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The work for nurses was more difficult and important than glamorous—a point this recruiting poster strives to make.


[dropcap]I[/dropcap]n early 1945, Congress was poised to do something previously unthinkable: draft women.

The U.S. Army needed nurses, and it needed them badly. The costly Normandy invasion, the fierce fighting in the French bocage, and the bloody Ardennes offensive had produced casualties that strained army medical resources to the breaking point. An acute shortage of nurses, the army said, was jeopardizing the care given to wounded fighting men.

In his State of the Union Address on January 6, 1945, President Franklin D. Roosevelt painted a grim picture as he asked for the unprecedented step of conscripting women. The army, he said, needed 18,000 more nurses to bring the Army Nurse Corps to a strength of 60,000. “The care and treatment given to our wounded and sick soldiers have been the best known to medical science. Those standards must be maintained at all costs,” he said. “We cannot tolerate a lowering of them by failure to provide adequate nursing for the brave men who stand desperately in need of it.”

The president emphasized that the problem was not a lack of nurses in the civilian population. Rather, he said, the number of nurses “volunteering has not produced the number of nurses required.” He asked Congress to amend the Selective Service Act to provide for the induction of nurses into the armed forces because “[t]he need is too pressing to await the outcome of further efforts at recruiting.”

Roosevelt’s call to action sparked a five-month debate that was as noteworthy for what was avoided as for what was discussed. No one disputed the need to provide first-rate medical care for the troops, but disagreements arose over whether there was an actual shortage of nurses and, if so, who was to blame. Curiously absent was any significant outcry against the specific concept of drafting women—something arguably at odds with gender roles of the time, and an issue that sparks spirited debate even today. News reports claimed that congressional reaction to Roosevelt’s proposal was mixed, but they offered little to show that elected officials opposed a female draft. One clue lurked in the remarks of Representative R. Ewing Thomason of Texas, who noted that a such a bill “would not survive ten minutes…but for the tragic present need” for nurses.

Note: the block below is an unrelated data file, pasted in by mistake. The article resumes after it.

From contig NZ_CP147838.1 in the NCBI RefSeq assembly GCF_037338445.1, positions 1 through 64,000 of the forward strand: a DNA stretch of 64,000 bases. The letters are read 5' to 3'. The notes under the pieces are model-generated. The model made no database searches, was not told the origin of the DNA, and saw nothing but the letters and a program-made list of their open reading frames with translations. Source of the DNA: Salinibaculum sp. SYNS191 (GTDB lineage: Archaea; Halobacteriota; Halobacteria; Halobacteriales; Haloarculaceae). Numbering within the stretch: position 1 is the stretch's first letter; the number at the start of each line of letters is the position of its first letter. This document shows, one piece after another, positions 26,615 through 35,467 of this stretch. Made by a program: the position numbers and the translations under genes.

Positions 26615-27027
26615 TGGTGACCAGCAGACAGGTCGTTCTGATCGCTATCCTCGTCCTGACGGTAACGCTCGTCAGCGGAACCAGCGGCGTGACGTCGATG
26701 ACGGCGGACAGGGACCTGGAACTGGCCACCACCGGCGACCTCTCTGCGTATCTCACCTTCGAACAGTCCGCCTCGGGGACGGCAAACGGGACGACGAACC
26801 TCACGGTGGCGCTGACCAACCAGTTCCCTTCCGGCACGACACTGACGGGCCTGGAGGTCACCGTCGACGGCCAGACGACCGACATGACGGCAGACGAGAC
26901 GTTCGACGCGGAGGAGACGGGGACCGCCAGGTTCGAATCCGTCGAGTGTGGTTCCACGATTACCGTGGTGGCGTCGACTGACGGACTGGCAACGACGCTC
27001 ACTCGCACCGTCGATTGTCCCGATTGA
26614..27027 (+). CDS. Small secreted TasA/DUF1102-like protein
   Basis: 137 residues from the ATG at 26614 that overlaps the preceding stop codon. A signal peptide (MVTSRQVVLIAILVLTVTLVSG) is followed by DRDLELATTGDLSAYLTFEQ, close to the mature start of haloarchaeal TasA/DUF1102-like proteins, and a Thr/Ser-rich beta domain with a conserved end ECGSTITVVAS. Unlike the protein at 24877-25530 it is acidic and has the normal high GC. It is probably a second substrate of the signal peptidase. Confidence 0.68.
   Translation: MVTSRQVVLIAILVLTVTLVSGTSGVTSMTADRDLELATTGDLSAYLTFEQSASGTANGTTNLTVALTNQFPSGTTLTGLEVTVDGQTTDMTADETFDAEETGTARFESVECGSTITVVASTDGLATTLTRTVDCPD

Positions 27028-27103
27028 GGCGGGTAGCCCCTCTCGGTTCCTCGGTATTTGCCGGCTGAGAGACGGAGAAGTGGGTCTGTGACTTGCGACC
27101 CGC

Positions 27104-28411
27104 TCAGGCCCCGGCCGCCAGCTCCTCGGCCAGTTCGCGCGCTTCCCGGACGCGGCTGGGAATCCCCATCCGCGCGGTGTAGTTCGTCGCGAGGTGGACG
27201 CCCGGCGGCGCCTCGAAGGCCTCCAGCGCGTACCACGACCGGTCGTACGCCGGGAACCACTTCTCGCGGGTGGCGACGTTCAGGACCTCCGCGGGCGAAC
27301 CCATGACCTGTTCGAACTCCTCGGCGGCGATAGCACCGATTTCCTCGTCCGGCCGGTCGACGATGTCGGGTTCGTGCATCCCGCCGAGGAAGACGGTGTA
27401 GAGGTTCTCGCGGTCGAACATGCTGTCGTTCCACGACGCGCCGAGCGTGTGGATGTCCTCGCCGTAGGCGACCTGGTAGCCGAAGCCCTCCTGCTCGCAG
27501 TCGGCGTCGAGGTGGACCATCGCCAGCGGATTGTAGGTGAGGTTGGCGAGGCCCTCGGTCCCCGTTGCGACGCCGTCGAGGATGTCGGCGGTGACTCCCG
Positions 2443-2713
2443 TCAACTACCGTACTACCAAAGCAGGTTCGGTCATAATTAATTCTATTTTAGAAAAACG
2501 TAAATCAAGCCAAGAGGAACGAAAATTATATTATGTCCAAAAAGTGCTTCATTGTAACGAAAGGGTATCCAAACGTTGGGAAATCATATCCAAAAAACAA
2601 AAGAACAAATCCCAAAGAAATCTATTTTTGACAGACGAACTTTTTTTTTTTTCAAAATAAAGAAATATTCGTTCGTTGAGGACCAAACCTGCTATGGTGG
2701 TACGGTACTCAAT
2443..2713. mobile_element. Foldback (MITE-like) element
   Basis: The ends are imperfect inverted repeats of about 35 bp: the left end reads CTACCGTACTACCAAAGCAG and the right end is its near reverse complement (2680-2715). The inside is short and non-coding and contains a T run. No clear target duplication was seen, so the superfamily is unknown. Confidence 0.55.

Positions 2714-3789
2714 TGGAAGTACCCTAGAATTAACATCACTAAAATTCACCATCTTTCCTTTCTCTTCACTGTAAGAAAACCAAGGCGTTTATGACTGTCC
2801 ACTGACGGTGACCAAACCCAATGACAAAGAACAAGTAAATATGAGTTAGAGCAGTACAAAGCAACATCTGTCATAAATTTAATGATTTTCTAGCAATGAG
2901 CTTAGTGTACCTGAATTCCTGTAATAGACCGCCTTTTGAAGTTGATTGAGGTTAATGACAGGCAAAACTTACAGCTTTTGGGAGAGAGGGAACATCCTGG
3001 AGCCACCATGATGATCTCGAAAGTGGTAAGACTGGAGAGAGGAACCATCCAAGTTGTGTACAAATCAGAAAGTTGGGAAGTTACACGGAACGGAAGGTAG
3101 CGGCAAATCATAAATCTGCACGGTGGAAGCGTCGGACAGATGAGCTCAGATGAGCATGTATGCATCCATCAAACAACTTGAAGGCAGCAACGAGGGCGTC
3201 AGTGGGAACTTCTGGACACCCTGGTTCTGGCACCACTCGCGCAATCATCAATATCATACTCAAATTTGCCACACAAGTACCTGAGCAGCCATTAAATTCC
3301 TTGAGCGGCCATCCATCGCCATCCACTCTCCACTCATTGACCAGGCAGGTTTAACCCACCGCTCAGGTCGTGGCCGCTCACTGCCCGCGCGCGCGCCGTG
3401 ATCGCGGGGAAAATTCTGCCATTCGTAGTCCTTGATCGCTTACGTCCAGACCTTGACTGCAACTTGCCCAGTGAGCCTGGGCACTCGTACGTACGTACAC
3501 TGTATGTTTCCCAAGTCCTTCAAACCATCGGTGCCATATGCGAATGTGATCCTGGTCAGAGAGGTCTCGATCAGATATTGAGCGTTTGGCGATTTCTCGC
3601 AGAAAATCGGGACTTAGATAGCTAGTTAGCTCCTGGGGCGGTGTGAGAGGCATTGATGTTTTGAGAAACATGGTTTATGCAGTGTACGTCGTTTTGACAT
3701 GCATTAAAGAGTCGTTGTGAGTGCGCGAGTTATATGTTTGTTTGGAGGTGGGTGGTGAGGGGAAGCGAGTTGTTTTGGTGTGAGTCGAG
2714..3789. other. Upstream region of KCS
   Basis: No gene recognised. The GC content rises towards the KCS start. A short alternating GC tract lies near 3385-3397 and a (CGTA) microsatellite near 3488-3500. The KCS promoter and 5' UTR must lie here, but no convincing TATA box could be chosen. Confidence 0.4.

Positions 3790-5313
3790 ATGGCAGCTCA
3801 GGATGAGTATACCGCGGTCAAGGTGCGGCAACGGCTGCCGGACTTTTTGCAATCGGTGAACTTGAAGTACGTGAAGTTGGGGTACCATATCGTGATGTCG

A consummate politician, Roosevelt had headed off much opposition by framing the issue as one purely of patriotism. Anyone opposing the idea of drafting nurses ran the risk of being labeled as insensitive to the urgent needs of sick and wounded GIs, and few elected officials wanted to run that risk.

Clare E. Hoffman, a congressman from Michigan, accused the president of playing politics by using the “suffering of the men wounded in Belgium in an attempt to drive through Congress a bill to give him control over nurses.” Sagging enlistments, however, were real and predated the Battle of the Bulge. From June to September 1944, nursing enlistments had hit their lowest point since the beginning of the war. The New York Times blamed the “dangerous illusion that the war is practically over” for the low numbers, along with confusion about the army’s actual need for nurses.

Two days before the president’s address, the superintendent of the Army Nurse Corps, Colonel Florence A. Blanchfield, had said that the army had a target of 50,000 nurses—10,000 fewer than the president later claimed. Under her figures, the shortage was 8,000 nurses, not the 18,000 the president cited.

Some confusion arose because the War Department had sent mixed signals about the number of nurses needed. In March 1945, Katharine J. Densford, president of the American Nurses Association, told Congress that between November 1943 and May 1944, the War Department had raised enlistment goals, sharply lowered them, and then raised them. These mixed signals, she said, seriously hampered recruiting.

[dropcap]T[/dropcap]ime magazine blamed the low numbers on the nurses themselves. “Few nurses raised their hands for any kind of military service,” it asserted, and had “endless reasons for not volunteering.”